Critical Care Medicine

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Critical Care Medicine:
doi: 10.1097/CCM.0b013e3181b9e302
Clinical Investigations

Efficacy and safety of quetiapine in critically ill patients with delirium: A prospective, multicenter, randomized, double-blind, placebo-controlled pilot study*

Devlin, John W. PharmD; Roberts, Russel J. PharmD; Fong, Jeffrey J. PharmD; Skrobik, Yoanna MD; Riker, Richard R. MD; Hill, Nicholas S. MD; Robbins, Tracey RN; Garpestad, Erik MD

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Objective: To compare the efficacy and safety of scheduled quetiapine to placebo for the treatment of delirium in critically ill patients requiring as-needed haloperidol.

Design: Prospective, randomized, double-blind, placebo-controlled study.

Setting: Three academic medical centers.

Patients: Thirty-six adult intensive care unit patients with delirium (Intensive Care Delirium Screening Checklist score ≥4), tolerating enteral nutrition, and without a complicating neurologic condition.

Interventions: Patients were randomized to receive quetiapine 50 mg every 12 hrs or placebo. Quetiapine was increased every 24 hrs (50 to 100 to 150 to 200 mg every 12 hrs) if more than one dose of haloperidol was given in the previous 24 hrs. Study drug was continued until the intensive care unit team discontinued it because of delirium resolution, therapy ≥10 days, or intensive care unit discharge.

Measurements and Main Results: Baseline characteristics were similar between the quetiapine (n = 18) and placebo (n = 18) groups. Quetiapine was associated with a shorter time to first resolution of delirium [1.0 (interquartile range [IQR], 0.5–3.0) vs. 4.5 days (IQR, 2.0–7.0; p =.001)], a reduced duration of delirium [36 (IQR, 12–87) vs. 120 hrs (IQR, 60–195; p =.006)], and less agitation (Sedation-Agitation Scale score ≥5) [6 (IQR, 0–38) vs. 36 hrs (IQR, 11–66; p =.02)]. Whereas mortality (11% quetiapine vs. 17%) and intensive care unit length of stay (16 quetiapine vs. 16 days) were similar, subjects treated with quetiapine were more likely to be discharged home or to rehabilitation (89% quetiapine vs. 56%; p =.06). Subjects treated with quetiapine required fewer days of as-needed haloperidol [3 [(IQR, 2–4)] vs. 4 days (IQR, 3–8; p = .05)]. Whereas the incidence of QTc prolongation and extrapyramidal symptoms was similar between groups, more somnolence was observed with quetiapine (22% vs. 11%; p = .66).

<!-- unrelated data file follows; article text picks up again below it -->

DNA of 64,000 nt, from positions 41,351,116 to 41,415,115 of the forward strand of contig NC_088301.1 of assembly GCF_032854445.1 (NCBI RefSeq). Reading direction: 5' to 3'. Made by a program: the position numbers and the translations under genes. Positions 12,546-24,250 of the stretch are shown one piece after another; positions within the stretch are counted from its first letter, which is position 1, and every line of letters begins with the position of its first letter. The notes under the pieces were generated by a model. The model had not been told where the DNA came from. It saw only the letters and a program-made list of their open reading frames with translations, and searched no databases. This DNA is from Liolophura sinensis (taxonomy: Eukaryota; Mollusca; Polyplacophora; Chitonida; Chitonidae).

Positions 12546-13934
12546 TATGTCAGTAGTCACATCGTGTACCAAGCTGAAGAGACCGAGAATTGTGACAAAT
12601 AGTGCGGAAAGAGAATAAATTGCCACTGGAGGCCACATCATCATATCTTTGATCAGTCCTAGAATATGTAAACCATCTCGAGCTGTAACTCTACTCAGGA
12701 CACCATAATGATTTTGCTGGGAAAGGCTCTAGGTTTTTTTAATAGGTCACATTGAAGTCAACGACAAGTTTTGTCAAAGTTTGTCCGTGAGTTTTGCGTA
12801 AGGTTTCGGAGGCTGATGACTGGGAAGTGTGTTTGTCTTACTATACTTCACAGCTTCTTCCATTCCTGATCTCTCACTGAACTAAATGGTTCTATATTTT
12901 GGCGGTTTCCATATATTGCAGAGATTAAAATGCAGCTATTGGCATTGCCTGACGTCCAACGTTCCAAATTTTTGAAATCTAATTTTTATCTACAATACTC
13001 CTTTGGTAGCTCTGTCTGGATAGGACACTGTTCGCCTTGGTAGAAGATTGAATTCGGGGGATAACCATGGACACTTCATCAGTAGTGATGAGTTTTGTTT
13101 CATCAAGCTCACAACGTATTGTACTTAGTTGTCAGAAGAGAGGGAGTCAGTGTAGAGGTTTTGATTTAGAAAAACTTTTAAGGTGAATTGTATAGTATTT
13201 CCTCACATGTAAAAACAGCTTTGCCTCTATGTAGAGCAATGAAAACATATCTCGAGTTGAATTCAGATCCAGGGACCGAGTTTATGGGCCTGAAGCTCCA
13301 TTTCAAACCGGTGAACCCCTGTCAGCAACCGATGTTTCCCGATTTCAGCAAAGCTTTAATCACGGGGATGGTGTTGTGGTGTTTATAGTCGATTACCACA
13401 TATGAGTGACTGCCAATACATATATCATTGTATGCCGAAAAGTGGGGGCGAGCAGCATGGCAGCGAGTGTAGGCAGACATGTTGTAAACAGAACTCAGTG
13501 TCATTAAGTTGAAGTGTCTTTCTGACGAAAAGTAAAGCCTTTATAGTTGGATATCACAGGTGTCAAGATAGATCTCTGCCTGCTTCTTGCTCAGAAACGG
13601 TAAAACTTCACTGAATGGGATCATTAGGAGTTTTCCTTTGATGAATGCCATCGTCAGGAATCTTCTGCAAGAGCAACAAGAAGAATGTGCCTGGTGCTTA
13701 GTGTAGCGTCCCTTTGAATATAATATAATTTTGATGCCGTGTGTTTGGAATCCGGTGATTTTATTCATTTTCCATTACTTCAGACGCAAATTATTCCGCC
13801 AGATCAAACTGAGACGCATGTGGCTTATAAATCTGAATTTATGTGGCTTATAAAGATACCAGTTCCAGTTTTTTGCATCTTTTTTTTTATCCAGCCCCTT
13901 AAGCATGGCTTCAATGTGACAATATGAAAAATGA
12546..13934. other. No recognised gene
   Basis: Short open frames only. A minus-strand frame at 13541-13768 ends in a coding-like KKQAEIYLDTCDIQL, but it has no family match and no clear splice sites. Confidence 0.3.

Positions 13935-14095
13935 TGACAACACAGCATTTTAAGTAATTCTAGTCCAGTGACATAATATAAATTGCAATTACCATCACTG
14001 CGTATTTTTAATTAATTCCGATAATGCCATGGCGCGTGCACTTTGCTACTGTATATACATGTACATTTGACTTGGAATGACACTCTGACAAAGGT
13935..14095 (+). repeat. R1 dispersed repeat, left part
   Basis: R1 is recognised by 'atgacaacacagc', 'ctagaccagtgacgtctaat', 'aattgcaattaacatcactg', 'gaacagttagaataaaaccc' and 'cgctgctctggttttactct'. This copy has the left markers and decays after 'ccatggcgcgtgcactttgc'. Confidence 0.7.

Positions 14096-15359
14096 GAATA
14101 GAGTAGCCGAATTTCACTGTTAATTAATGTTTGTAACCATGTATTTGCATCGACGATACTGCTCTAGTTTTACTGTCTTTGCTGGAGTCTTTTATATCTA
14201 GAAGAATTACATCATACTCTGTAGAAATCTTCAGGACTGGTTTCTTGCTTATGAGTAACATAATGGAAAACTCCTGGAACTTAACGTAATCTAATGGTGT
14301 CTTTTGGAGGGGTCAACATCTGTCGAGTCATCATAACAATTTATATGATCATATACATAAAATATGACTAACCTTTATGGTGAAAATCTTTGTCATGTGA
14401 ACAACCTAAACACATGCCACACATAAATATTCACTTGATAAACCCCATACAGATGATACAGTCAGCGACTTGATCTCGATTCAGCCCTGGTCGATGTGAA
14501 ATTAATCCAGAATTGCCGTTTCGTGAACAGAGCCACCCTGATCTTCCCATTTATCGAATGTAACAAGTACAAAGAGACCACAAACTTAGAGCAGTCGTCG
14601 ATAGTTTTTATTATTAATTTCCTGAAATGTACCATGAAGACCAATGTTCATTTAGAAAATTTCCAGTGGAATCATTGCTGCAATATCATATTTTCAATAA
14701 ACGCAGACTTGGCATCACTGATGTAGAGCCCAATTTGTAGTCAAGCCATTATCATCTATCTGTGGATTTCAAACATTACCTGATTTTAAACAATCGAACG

Conclusions: Quetiapine added to as-needed haloperidol results in faster delirium resolution, less agitation, and a greater rate of transfer to home or rehabilitation. Future studies should evaluate the effect of quetiapine on mortality, resource utilization, post-intensive care unit cognition, and dependency after discharge in a broader group of patients.

© 2010 by the Society of Critical Care Medicine and Lippincott Williams & Wilkins

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